Birmingham, Aug 9: As the day started at its usual time on a busy Tuesday, the city of Birmingham woke up with a huge hangover caused by competition, celebrations, disappointments, heartbreaks, and emotional outbursts caused by an overdose of sports, sports, and more sports as the 22nd Commonwealth Games came to an end.
The venues wore a deserted look with only workers toiling hard to get them back to their pre-CWG roles or get them ready for the next event. Also absent were the friendly, but often clueless, volunteers that at most times went out of their way to help the sportspersons and the visitors that came out for the Games.
As life in Birmingham returns to normal, the athletes that were the centre of attraction for the last 11 days of sports extravaganza are on their way back — and some of them have already returned.
The Indian contingent, whatever is remaining of it as the weightlifting, wrestling, athletics, and judo squads have already reached India, will leave Birmingham basking in glory as they pulled off some great performances to finish fourth in the medals table with 61 medals — 22 gold, 16 silver and 23 bronze.
Australia as expected topped the table with 178 medals (67-57-54) but were run close by hosts England, who produced their best-ever performance ending with 176 medals (57-66-53) while Canada were a distant third with 92 medals (26-32-34).
The Indians have all the reasons to be proud of their Birmingham show as they managed to win these many medals without contribution from shooting, which had earned us 16 medals in Gold Coast when India had finished with 66 medals and a third place in the standings.
India’s best performance at the Commonwealth Games was in 2010 as hosts — a second place finished with 101 medals (38-27-36). But the 2010 edition had more sports besides shooting like archery and tennis in which India won medals.
So, if we take those things into consideration, Birmingham 2022 was huge success for India. There were gains for India at these Games which augurs well taking into account next year’s Asian Games and the 2024 Olympics in Paris.
The most heartening aspect of India’s performance in Birmingham was the eight medals won in track and field with youngsters like steeplechase Avinash Sable, triple jumpers Eldhose Paul and Abdulla Aboobacker, walkers Priyanka Goswami and Sandeep Kumar, javelin thrower Annu Rani, long jumper Murali Sreeshankar and Tejaswin Shankar stealing the show. India claimed eight medals in athletics including gold in the triple jump by Eldhose Paul, the first gold medal in that discipline by an Indian the silver won by Mohinderpal Singh Gill in 1974 was our best in TJ.
The undoubted star for India in track and field was Avinash Sable who challenged the Kenyan hegemony in the 3000m steeplechase, finishing second, losing the gold medal by 500th of a second. Abraham Kibiwot, the gold medallist, presented a brave front but it was sure he had his heart in his mouth for a few seconds as Sable made a late charge to the finish line virtually hanging onto the Kenyan runner’s shoulder as he crossed the finish line.
It was a tactically a brilliant race as sable broke to the front early and forced to Kenyans to speed up and exert energy early so as to keep ahead and thus they could not produce a strong finishing kick. Sable found some hidden reserves somewhere in his body and produced a deadline finishing kick. His timing of 8:11.20 is a new personal best and the national record while Kibiwot took gold in 8:11.15 with his compatriot Amos Serem taking bronze in 8:16.83.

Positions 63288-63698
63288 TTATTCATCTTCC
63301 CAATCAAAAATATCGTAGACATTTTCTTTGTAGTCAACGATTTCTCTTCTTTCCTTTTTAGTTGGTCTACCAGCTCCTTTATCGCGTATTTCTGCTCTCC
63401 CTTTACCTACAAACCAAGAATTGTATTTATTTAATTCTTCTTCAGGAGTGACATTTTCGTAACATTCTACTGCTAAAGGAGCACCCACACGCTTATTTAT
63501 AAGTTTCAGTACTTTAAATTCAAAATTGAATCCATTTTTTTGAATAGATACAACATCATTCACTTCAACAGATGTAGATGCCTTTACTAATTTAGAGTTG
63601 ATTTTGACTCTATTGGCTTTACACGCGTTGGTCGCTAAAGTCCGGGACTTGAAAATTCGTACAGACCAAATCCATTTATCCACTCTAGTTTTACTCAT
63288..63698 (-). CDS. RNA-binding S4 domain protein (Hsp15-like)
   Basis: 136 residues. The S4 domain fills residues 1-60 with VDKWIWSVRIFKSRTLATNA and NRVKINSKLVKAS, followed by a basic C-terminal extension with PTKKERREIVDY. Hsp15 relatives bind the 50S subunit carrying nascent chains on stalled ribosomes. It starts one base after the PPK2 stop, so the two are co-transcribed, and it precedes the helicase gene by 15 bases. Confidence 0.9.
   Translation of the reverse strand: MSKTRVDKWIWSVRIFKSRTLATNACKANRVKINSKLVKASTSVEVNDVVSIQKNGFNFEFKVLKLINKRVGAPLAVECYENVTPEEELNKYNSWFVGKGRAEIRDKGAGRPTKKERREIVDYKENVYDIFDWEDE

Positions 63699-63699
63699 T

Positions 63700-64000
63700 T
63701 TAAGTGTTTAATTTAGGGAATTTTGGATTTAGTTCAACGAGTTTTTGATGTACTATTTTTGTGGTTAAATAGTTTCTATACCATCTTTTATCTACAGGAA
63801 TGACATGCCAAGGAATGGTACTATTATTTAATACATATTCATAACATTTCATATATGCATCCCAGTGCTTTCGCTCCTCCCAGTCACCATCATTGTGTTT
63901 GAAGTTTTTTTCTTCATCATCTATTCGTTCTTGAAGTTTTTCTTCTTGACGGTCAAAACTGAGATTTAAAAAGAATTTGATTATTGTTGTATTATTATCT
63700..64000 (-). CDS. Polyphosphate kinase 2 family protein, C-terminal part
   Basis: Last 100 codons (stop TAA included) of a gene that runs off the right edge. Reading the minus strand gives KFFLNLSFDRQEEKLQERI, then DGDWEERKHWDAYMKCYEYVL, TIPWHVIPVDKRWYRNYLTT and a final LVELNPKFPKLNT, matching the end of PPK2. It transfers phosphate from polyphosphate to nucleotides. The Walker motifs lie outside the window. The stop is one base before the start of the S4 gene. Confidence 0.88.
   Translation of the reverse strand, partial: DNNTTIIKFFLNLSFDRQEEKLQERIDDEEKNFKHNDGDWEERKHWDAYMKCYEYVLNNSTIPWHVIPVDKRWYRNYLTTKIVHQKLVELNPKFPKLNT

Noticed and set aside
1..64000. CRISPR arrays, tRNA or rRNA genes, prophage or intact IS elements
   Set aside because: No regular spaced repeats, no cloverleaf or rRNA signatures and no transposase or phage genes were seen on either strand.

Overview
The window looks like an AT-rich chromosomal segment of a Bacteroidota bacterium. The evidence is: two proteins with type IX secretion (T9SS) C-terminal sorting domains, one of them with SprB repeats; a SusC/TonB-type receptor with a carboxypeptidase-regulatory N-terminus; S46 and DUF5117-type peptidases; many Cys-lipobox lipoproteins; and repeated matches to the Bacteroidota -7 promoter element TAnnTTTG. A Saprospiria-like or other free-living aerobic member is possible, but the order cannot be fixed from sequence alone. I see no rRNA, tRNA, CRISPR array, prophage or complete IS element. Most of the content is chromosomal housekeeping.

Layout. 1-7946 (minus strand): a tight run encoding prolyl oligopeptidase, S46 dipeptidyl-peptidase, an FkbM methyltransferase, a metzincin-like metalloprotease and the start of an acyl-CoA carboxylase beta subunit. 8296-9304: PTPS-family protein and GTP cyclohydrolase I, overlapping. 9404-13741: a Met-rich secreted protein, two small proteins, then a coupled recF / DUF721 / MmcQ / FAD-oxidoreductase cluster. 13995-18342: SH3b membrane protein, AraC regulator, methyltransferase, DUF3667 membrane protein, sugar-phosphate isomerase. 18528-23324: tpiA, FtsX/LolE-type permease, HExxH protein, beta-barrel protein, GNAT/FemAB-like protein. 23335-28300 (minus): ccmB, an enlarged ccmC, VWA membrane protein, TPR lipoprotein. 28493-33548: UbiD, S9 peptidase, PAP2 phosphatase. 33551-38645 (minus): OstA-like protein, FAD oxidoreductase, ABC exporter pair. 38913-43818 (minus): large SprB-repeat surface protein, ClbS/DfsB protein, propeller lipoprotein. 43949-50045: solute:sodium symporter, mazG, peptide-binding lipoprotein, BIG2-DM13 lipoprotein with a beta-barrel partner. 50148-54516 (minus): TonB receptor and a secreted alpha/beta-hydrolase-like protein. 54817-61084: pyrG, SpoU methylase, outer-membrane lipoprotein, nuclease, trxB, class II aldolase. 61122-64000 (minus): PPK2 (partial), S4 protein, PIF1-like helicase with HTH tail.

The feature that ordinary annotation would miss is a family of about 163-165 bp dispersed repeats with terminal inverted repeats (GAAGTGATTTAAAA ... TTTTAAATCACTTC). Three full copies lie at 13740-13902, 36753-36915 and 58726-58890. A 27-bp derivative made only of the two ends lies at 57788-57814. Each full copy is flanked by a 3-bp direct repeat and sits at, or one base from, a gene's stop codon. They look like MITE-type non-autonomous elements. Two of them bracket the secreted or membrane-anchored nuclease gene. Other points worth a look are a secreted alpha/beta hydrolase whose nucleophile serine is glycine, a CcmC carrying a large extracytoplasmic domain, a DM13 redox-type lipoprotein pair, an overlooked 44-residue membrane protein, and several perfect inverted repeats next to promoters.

Eldhose Paul, who led a 1-2 finish in triple jump, was the other big gain for India from track and field, one who could be further groomed into a medal winner at Paris. He hopped, skipped and jumped into history books as India’s first gold medallist in the triple jump finishing ahead of Abdulla Aboobacker. Paul had the best effort of 17.03 metres for gold while Aboobacker finished with 17.02 to take silver. India’s Praveen Chithravel finished fourth, narrowly missing the bronze medal.
Though Paul’s effort is nowhere close to the distance of 17.98 that Pedro Pichardo of Portugal but he sure is a good prospect considering his age.
The wrestlers and weightlifters, as expected, dominated the show, winning 22 of the 61 medals that India bagged. Wrestlers won 12 medals while weightlifters 10 but that was expected as the competition in both these sports is not tough at the Commonwealth Games level.
Still, the manner in which Bajrang Punia, Shakshi Malik, Deepak Punia, Ravi Kumar Dahiya and Vinesh Phogat won their gold medals was a treat to the eye. They were dominant and did not give others the chance to come closer. Rio Olympic bronze medallist Sakshi Malik won her first medal in Commonwealth Games would have boosted her confidence ahead of the World Championships and Asian Games. She trailed her Canadian opponent but came back strongly to pin her down after a brilliant double-leg attack.
In weightlifting, Mirabai Chanu, Jeremy Lalrinnunga and Achinta Shauli won gold with impressive performance despite the poor standard. Sanket Sargar won the silver medal, injuring himself in the processing needing surgery.
The other gains for India were from the lawn bowl rinks where the team of Lovely Choubey, Rupa Rani Tirkey, Pinki, and Nayanmoni Saika won an unexpected gold in Women’s Fours while the Men’s Fours of Sunil Bahadur, Chandan Singh, Navneet Singh and Dinesh Kuma claimed a silver. India also came close to winning a medal in the Men’s Pairs event.